Q: Pre-school is not in the Area Plan but actions for pre-school are in the Annual Action Plan. Why?
A: Changes to statutory pre-school provision are included in the Annual Action Plan to have a complete picture of potential changes to all types of provision. Pre-school education is not compulsory education.
DEVELOPMENT PROPOSAL (DP) PROCESS
Q: What is a Development Proposal (DP)?
A: A DP is a statutory process by which proposed and significant changes to education provision are made. The changes proposed must align with the current Area Plan and Annual Action Plan for education provision. The Department has published detailed guidance on the DP process.
Q: When is a DP required?
A: A DP is required for any significant change to the character or size of an existing school, eg to establish a new grant-aided school; to discontinue (close) a grant-aided school or to make a change to a school which would have a significant effect on another grant-aided school. The Department has published detailed guidance describing the DP process.
Q: Who can bring a DP forward?
A: DP are brought forward by proposers, usually the EA, CCMS or a BoG. Full details of the proposer for different school types are contained in the guidance describing the DP process.
Under Article 14(3) of the Education and Libraries Order 1986, the Department also has the power to direct the EA to submit a DP for controlled and voluntary schools.
Q: Can a number of significant changes be published as one DP?
A: If the proposed changes relate to the same school they can be brought forward as one DP or more than one DP, eg to establish a nursery unit and establish a Learning Support Unit (LSU). Separate DPs are required for proposed changes that impact on more than one school, eg an amalgamation requires a DP to close each school and one to establish the new school. The Department advises proposers how many DPs are required.
Q: Where are DPs published?
A: The EA publishes all DPs on its website and in relevant daily and weekly newspapers. They can also be found on the Department’s website.
Q: Can a DP be withdrawn after it is published?
A: Yes. The proposer can withdraw a proposal after it has been published and before the Minister or Permanent Secretary has taken a decision on it.
Q: What is a Case for Change?
A: A Case for Change details the case being made by the proposer in support of significant change. It provides the evidence to support the proposal and help those affected by it to understand the educational and other benefits of the change proposed. Further information can be found in the DP guidance.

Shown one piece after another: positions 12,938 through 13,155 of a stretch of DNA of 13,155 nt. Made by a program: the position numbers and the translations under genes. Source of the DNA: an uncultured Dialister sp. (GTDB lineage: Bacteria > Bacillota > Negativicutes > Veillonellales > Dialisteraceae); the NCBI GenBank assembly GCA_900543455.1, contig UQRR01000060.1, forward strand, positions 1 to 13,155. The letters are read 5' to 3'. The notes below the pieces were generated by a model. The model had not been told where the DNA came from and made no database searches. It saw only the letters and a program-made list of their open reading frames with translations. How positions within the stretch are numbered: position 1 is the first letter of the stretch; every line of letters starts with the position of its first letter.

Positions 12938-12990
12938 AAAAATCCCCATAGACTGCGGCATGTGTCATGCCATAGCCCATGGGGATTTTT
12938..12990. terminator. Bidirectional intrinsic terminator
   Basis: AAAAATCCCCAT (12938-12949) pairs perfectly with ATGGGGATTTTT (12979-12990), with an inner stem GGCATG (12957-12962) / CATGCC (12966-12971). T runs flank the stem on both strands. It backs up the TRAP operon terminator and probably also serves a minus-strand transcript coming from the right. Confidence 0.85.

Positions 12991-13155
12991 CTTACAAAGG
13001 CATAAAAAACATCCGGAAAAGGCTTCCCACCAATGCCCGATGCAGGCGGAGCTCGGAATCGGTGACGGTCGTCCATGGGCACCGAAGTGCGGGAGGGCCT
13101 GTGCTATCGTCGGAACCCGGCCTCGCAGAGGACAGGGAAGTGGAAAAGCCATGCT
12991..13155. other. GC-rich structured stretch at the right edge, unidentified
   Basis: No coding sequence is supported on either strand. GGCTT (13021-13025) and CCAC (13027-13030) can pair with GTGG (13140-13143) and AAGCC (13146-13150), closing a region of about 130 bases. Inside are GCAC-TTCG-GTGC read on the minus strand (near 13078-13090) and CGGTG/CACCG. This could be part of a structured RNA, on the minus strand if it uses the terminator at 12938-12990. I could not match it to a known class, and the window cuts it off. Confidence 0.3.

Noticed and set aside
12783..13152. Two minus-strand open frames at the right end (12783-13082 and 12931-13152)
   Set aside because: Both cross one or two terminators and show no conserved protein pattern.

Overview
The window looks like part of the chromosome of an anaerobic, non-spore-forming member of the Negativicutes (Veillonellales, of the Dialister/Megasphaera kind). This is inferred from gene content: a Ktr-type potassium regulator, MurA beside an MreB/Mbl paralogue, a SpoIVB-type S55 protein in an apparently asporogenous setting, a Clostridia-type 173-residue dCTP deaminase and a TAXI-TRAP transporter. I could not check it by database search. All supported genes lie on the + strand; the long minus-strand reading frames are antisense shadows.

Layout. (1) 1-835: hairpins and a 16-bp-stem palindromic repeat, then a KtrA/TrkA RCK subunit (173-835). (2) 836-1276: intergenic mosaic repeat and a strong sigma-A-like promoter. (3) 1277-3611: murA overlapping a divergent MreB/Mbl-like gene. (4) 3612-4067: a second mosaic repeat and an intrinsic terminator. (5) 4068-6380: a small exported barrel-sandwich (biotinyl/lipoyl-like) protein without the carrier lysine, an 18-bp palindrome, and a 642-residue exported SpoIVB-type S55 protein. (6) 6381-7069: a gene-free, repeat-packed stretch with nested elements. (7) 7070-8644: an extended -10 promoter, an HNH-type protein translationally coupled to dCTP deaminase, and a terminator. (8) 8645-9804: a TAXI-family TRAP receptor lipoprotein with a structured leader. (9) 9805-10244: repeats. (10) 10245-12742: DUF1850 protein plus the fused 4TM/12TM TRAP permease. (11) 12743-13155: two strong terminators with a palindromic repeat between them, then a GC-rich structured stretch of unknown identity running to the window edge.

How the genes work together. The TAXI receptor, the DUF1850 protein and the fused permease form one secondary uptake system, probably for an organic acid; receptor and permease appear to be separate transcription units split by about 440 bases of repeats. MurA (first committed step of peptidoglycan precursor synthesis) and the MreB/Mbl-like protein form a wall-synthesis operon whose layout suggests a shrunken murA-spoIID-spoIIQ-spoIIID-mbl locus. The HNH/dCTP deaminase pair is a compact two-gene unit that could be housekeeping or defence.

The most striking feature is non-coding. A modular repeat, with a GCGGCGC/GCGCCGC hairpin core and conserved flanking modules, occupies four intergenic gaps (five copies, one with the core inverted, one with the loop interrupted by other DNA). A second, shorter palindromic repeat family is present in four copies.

Q: What consultation arrangements apply to DPs?
A: There are 2 key phases set out in legislation.
Firstly, a statutory pre-publication consultation carried out by the proposer targeted at school Governors, parents and teachers directly affected by the proposed changes. The Proposer collates all responses received and includes a summary of the issues in the Case for Change. When a proposer completes the pre-publication consultation and Case for Change they submit these with a draft DP to the EA. The EA will then conduct further consultation with schools that may be affected by the proposal. The Education Committee of the EA considers all DPs and related comments received during the consultation and approves them for publication. Any concerns about the pre-publication consultation should be raised with the proposer at the earliest opportunity.
Secondly, once a DP is published, a statutory 2-month objection period starts, during which anyone can submit their objections to the proposal directly to the Department. Early engagement is important to ensure views and opinions are heard and considered at the most relevant stage of the process and before a final decision is taken by the Minister or Permanent Secretary.
Q: Does the Minister or Permanent Secretary meet with interested or affected parties during the DP process?